Most people, I suspect, are familiar with Gorecki through his 3rd Symphony. His 2nd is not quite as accesible as the 3rd, but is quite rewarding in its own way. A touch more dissonant, perhaps, but it contains a lot of the same slowly building sequences and gradually increasing dynamics. It's definitely music that should be paid attention to as opposed to played in the background. The performance is quite competent and somewhat idomatically Polish. Although the sound is not always perfect and the performance is occasionally shaky, this disc is great value for money and an excellent choice for people interested in further exploring Gorecki's orchestral writing.
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Format: Audio CD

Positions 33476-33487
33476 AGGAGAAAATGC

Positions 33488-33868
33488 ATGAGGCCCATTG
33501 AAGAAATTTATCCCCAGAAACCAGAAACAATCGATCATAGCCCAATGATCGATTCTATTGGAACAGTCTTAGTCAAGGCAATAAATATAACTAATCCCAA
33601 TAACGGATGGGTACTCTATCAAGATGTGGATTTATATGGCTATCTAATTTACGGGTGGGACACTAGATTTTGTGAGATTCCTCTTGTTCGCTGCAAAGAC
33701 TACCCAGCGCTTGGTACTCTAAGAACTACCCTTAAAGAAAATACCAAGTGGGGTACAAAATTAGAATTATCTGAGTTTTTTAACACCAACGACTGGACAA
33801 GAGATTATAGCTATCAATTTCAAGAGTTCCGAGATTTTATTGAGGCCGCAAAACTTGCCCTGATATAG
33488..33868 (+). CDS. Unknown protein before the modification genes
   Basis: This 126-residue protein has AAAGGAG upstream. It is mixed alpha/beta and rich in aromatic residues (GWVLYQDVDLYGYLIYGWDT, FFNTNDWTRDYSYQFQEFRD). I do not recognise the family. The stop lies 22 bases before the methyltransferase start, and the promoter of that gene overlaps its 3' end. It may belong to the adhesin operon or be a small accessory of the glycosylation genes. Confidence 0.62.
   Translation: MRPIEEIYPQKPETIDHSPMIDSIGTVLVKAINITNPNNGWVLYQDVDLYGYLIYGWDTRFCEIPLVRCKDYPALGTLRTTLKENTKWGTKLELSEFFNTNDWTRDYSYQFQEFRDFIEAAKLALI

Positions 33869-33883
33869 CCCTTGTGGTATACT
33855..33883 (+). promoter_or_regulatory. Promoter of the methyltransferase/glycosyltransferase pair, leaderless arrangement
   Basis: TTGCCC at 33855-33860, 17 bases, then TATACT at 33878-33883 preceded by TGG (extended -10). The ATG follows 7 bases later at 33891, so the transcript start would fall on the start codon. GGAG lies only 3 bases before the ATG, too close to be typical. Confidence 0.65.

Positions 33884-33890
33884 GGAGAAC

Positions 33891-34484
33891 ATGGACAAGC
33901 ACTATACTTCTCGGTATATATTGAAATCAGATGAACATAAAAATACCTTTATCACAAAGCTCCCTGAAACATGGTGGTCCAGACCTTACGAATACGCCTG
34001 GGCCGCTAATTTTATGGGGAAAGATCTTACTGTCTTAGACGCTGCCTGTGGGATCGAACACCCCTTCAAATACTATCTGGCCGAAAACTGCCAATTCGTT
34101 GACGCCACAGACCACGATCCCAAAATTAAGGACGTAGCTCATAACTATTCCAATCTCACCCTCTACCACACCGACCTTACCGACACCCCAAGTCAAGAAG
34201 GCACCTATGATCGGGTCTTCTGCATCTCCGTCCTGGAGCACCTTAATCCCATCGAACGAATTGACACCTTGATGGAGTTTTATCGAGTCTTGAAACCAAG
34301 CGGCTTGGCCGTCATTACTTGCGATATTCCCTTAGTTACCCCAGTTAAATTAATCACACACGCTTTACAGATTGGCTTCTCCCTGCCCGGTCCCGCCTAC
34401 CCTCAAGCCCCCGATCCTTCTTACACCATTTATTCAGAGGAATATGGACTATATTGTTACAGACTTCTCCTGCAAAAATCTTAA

"Beatus Vir", 1979, after the election of Pope John Paul II, the first Polish Pope, the first non-Italian Pope for quite a long time. This fundamental work is supposed to express through some verses chosen in the Psalms the full confidence and trust of man in God. That was a time when Poland had to live through several difficult periods, and even one full decade of agitation, submission or resistance. The communist order was running on its very last leg and the road had not been paved lately, so the trip to the gate out of this pseudo-socialism was rough, chaotic and definitely full of discomfort and pain. This "Beatus Vir" expresses this atmosphere, this desire and dream that was no promise in 1979 though it was an absolute certainty. The choice of a baritone to sing these verses is one of the best choices that could be made. It is deep enough to reverberate with the suffering and the sadness of reality. And yet it is not too deep to become unfathomable and desperate. The choir of course provides the baritone with the deep and versatile forest of life, of a life under some kind of limited freedom. And it creates the continuo the baritone needs to go up and reach the sky of hope and the future. At times, for instance with "Domine Deus meus es tu", Gorecki recreates some of the darkest pages of Bach's "Saint John's Passion", and yet you can feel a modernity that was not present in Bach's music. The modernity of the holocaust, of the sudden realization that there is no truth left, nothing but points of view, no search possible for truth, only the cultivation of our points of view in self-righteousness and absolute tolerance and cooperation.Read more ›